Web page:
Source: Indys Child Parenting Magazine

Assessing a Child’s Fever
When should you be concerned?

December 01, 2012

“Fever” can be a scary word for parents—sometimes, inordinately so. After all, a fever indicates your child’s body is doing what it’s supposed to do to fight infection. Learning what to do for a child with a fever and when a fever might indicate something serious should be on every parent’s to-do list.

Honey, you feel warm

According to the American Academy of Family Physicians (AAFP), a child has a fever if his or her temperature exceeds 99.5 degrees Fahrenheit when measured orally or 100.4 degrees Fahrenheit when taken rectally. Many parents prefer to take their toddlers’ temperatures by mouth, but the AAFP reports that rectal temperature taking yields the most accurate results. Either way, it is best to use a digital thermometer.

Infections are the most common cause of fever, but immunizations, wearing too many clothes and heat exposure can also cause a toddler’s body temperature to rise above its normal 98.6 degrees Fahrenheit (99.6 degrees if measured rectally). Most of the time, a fever isn’t cause for alarm in an otherwise healthy child, especially one who remains alert, still wants to play and continues to eat and drink normally. Your toddler may not need medication if his or her fever isn’t causing pain or discomfort, however, acetaminophen or ibuprofen can help relieve symptoms and reduce the fever.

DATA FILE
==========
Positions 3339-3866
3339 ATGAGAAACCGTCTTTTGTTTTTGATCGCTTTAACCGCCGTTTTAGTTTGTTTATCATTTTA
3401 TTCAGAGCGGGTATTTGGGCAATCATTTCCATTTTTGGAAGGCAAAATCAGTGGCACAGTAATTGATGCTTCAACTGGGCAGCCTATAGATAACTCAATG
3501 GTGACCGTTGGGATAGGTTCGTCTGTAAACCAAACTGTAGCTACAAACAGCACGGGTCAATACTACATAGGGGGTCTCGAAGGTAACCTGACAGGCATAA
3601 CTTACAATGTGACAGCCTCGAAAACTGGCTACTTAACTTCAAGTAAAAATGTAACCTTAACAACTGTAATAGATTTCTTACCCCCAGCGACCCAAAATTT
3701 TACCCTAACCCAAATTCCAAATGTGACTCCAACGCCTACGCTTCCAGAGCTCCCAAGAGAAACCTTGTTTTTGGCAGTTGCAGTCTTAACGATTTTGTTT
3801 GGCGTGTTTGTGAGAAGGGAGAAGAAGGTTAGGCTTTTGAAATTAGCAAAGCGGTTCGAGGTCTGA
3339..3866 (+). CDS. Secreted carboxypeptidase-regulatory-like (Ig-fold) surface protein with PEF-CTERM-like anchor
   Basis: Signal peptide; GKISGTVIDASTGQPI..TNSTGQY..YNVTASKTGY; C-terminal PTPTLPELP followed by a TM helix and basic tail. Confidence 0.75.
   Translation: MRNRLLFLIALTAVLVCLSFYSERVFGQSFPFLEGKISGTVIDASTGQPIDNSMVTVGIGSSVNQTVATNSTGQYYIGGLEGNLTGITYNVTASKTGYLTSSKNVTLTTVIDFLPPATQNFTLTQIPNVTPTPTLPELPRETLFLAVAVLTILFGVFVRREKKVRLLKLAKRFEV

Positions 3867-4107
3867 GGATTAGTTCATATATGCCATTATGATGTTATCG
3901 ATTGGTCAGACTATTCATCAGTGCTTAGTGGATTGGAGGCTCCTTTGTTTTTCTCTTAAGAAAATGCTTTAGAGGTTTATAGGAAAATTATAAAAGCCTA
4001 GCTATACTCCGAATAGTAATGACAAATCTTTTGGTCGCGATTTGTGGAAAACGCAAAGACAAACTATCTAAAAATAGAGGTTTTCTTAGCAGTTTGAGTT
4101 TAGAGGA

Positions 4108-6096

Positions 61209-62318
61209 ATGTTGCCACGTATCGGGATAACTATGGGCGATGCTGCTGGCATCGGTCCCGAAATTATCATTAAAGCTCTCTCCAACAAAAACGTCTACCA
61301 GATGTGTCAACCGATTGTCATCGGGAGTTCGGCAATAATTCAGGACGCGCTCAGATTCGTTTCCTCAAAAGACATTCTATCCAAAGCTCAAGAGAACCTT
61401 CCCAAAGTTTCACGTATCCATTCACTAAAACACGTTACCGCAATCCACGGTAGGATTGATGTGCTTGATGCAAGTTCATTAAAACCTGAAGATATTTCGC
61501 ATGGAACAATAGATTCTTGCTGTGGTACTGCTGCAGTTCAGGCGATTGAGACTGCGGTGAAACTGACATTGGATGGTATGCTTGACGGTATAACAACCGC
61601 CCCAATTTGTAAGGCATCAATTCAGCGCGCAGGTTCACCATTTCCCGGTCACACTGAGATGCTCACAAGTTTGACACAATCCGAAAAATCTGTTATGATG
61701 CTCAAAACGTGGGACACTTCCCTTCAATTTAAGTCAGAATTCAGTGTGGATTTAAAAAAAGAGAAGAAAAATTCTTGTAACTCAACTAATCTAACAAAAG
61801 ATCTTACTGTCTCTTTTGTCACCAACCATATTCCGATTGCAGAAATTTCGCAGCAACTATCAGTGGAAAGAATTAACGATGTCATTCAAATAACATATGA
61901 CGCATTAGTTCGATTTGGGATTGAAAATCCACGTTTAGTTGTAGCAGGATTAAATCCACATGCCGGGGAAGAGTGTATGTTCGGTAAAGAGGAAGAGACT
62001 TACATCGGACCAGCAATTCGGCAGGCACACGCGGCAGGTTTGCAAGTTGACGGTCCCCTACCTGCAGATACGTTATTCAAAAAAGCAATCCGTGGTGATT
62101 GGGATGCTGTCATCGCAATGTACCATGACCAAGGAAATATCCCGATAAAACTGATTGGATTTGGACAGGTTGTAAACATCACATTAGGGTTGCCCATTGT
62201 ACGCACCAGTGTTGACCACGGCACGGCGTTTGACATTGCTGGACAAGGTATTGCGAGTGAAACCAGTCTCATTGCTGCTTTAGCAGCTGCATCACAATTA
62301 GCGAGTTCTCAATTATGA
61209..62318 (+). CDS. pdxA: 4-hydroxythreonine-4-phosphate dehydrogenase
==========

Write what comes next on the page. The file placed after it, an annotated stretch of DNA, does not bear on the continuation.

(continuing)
What to Do and When

Some fevers—those that last more than several days are associated with petechiae (a pinpoint rash) or mental status change—may require more immediate medical attention. A primary care provider may also need to evaluate a child who displays the following symptoms, regardless of his or her temperature:

• Diarrhea

• Difficulty breathing

• Dry mouth

• Lack of appetite

• Sore throat

• Stomach pain

• Vomiting

Whether your child’s fever warrants swift medical attention, a phone call to your primary care provider or simply careful monitoring at home, you’ll want to make him or her as comfortable as possible. If not drinking well, offer him or her an electrolyte-replenishing liquid, water, gelatin or ice pops to stave off dehydration. Do not attempt to actively cool your child with cold water/baths or alcohol rubs. Dress your child in his or her favorite pair of lightweight cotton pajamas and ensure he or she gets plenty of sleep.

With proper care, your little one will likely be back to his or her active self in no time.    

For other information about caring for a child with a fever, visit www.kidshealthline.com and search for “fever”.

This article was reviewed by David Zipes, M.D., medical director, pediatric hospital medicine, Peyton Manning Children's Hospital at St.Vincent.